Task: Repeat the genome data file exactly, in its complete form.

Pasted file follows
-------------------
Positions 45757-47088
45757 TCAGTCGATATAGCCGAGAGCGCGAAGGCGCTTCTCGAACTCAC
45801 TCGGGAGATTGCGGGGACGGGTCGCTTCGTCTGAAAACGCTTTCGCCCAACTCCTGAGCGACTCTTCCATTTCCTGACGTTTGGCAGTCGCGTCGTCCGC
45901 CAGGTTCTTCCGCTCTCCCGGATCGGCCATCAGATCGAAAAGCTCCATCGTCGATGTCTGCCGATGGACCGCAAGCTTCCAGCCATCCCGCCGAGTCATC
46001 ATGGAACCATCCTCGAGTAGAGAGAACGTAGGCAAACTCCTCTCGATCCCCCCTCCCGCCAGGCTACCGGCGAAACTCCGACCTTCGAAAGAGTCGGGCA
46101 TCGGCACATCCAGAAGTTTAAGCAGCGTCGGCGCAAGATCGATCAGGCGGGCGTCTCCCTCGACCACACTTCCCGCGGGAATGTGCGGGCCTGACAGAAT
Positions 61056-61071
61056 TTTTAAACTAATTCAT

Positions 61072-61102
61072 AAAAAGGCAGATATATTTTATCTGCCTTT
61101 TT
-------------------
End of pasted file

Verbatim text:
Positions 45757-47088
45757 TCAGTCGATATAGCCGAGAGCGCGAAGGCGCTTCTCGAACTCAC
45801 TCGGGAGATTGCGGGGACGGGTCGCTTCGTCTGAAAACGCTTTCGCCCAACTCCTGAGCGACTCTTCCATTTCCTGACGTTTGGCAGTCGCGTCGTCCGC
45901 CAGGTTCTTCCGCTCTCCCGGATCGGCCATCAGATCGAAAAGCTCCATCGTCGATGTCTGCCGATGGACCGCAAGCTTCCAGCCATCCCGCCGAGTCATC
46001 ATGGAACCATCCTCGAGTAGAGAGAACGTAGGCAAACTCCTCTCGATCCCCCCTCCCGCCAGGCTACCGGCGAAACTCCGACCTTCGAAAGAGTCGGGCA
46101 TCGGCACATCCAGAAGTTTAAGCAGCGTCGGCGCAAGATCGATCAGGCGGGCGTCTCCCTCGACCACACTTCCCGCGGGAATGTGCGGGCCTGACAGAAT
Positions 61056-61071
61056 TTTTAAACTAATTCAT

Positions 61072-61102
61072 AAAAAGGCAGATATATTTTATCTGCCTTT
61101 TT